The American Apartment Owners Association has provided a very helpful guide to Mold Remediation for Landlords. Here is their helpful guide to dealing with Mold issues.
We are talking about renting properties with tenants who have service animals. As a landlord, you need to be aware of your responsibilities and your tenant’s rights.
Service Animal Definition
The question always arises – what is a service animal? A service animal is trained to provide assistance to an individual with disabilities. For example, guide dogs and signal dogs can help people who have visual impairments.
Service Animals vs. Pets
Landlords that we deal with often don’t allow pets on their properties, but service animals are completely different. According to the Fair Housing Act and the Americans with Disabilities Act, a landlord is required to provide reasonable accommodations for tenants with disabilities. So, if your tenant is required to have a service animal, you need to provide accommodation for that. You cannot charge any extra deposits or higher monthly rents to have a service animal in place. This is different from our pet policy. If we have tenants with pets, we usually charge an extra monthly rent or we increase the deposit to allow the pet because there are increased costs. However, with service animals we cannot do that.
Health and Safety
A landlord may deny a tenant’s request to keep a service animal if there’s a direct threat to the health and safety of others or if the animal would cause physical damage to property of others. So, if you’re in a complex and there are a lot of common areas with personal property and the service animal is causing damage to that property, you can have the service animal removed.
Discussing the Disability
Another question that often arises is whether you can ask a tenant to prove their disability. We tend to wonder if a tenant is asking for a service animal without being disabled. You can ask them about their disability, and what they need for the accommodation. You can ask for documentation as well.
If you have any questions about service animals and how they differ from pets, please contact us at MSB Property Management. We have a lot of additional information, and we’d be happy to tell you more about property management in Walnut Creek.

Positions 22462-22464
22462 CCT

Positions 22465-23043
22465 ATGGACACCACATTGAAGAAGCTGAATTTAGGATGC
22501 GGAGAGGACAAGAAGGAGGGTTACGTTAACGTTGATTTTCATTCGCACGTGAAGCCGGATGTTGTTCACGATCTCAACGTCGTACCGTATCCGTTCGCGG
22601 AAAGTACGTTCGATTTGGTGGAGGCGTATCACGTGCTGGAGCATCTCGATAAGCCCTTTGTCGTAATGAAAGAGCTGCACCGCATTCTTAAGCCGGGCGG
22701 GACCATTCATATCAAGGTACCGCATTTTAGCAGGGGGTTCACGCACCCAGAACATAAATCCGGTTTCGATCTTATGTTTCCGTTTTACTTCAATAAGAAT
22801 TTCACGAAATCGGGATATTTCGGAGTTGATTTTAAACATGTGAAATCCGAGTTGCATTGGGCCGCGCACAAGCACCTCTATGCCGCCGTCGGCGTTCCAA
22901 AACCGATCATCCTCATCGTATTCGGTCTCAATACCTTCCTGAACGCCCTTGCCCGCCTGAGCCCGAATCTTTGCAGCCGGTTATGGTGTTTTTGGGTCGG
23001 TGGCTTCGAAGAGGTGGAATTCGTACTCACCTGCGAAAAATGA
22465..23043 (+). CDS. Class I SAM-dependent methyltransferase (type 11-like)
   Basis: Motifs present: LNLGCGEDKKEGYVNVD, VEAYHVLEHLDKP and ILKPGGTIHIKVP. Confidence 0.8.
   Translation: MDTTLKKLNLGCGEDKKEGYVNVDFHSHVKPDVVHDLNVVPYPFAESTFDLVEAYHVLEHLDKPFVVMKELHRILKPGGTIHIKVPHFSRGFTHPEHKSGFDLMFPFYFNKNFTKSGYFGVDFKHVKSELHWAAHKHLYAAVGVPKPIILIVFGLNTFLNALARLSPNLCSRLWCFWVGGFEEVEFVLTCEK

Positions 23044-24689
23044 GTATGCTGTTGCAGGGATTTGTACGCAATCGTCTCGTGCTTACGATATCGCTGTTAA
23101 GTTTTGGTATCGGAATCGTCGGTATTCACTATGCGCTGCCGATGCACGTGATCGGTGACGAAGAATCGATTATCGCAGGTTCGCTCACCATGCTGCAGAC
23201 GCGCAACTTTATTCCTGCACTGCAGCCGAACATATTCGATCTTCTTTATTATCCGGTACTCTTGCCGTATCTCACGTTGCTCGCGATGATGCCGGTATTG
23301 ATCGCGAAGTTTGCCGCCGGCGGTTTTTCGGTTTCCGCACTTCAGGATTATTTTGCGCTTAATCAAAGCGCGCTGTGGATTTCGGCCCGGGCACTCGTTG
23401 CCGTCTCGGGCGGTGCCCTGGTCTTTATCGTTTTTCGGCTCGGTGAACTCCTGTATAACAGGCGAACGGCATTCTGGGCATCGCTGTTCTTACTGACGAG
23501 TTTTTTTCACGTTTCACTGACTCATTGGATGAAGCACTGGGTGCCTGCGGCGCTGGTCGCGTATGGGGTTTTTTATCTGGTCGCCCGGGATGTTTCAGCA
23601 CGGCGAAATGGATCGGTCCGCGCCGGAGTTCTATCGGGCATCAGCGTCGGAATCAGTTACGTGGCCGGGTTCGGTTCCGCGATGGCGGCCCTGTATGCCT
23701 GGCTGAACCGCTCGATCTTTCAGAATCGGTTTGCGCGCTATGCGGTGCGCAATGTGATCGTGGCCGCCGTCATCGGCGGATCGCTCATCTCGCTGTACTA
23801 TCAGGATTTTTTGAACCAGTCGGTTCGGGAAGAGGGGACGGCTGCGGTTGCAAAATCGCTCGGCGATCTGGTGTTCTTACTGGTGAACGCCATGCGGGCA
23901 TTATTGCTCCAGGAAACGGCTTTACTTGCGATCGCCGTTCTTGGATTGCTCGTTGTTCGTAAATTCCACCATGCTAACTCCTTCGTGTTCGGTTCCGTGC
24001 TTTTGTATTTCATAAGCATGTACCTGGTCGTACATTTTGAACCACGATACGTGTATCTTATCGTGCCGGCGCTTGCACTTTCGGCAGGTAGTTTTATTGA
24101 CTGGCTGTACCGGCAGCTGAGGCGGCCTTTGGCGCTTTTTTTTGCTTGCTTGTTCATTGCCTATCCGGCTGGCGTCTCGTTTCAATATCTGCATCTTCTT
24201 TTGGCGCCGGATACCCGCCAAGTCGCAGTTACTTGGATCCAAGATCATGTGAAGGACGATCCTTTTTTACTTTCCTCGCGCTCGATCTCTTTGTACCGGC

If you have a luxury home for rent in Walnut Creek, it probably comes with a swimming pool. That has its perks, but it also has some liability. We’re talking about rentals with swimming pools today, and how to manage your pool safety.
There is a lot of upkeep and maintenance when it comes to swimming pools. You have to constantly check the PH levels, monitor the chlorine levels, clean the pool, and check the water. You must maintain the pumps, the filters, and the heaters. For that type of maintenance, we recommend you hire a professional pool contractor to service the pool on a regular basis. A good Walnut Creek property management company can help you hire someone reliable.
Talk to Tenants About Safety
We recommend that you really get to know your tenants before they move into your property and use the swimming pool. You want to know their abilities; if they can swim and if they have kids or toddlers who know how to swim. Taking a few proactive steps can save you from liability. You can offer to pay for some swimming lessons if there are children who don’t know how to swim. Sherman Swim School in Lafayette starts teaching kids to swim at 18 months old. That can help you decrease liability, and good tenants will appreciate the offer. When tenants move in with toddlers, you may need a fence or a pool cover or netting as additional safety precautions.
Make sure you add a pool addendum to your lease agreement. It should cover safety concerns and issues as well as maintenance responsibilities. Discuss the pool policies with your tenants, and have them sign the addendum.
When you’re getting your property ready for the rental market, we always recommend that first, you do a lot of research and see what other properties are doing in the area. You want to know what kind of rent they’re asking and how the properties look. Take a close look at Continue reading
The ideal tenant pays rent on time, proactively takes care of your rental property, and follows the terms of your lease agreement. Not every tenant is going to be perfect, however. We get a lot of calls from landlords who are having issues with tenants, and they’re not sure what to do. Either they are not seeing eye to eye on certain policies and expectations, or the tenants are asking for continuous maintenance, or there are other situations where the landlord just doesn’t want to deal with their tenants anymore. You must handle these situations professionally. Continue reading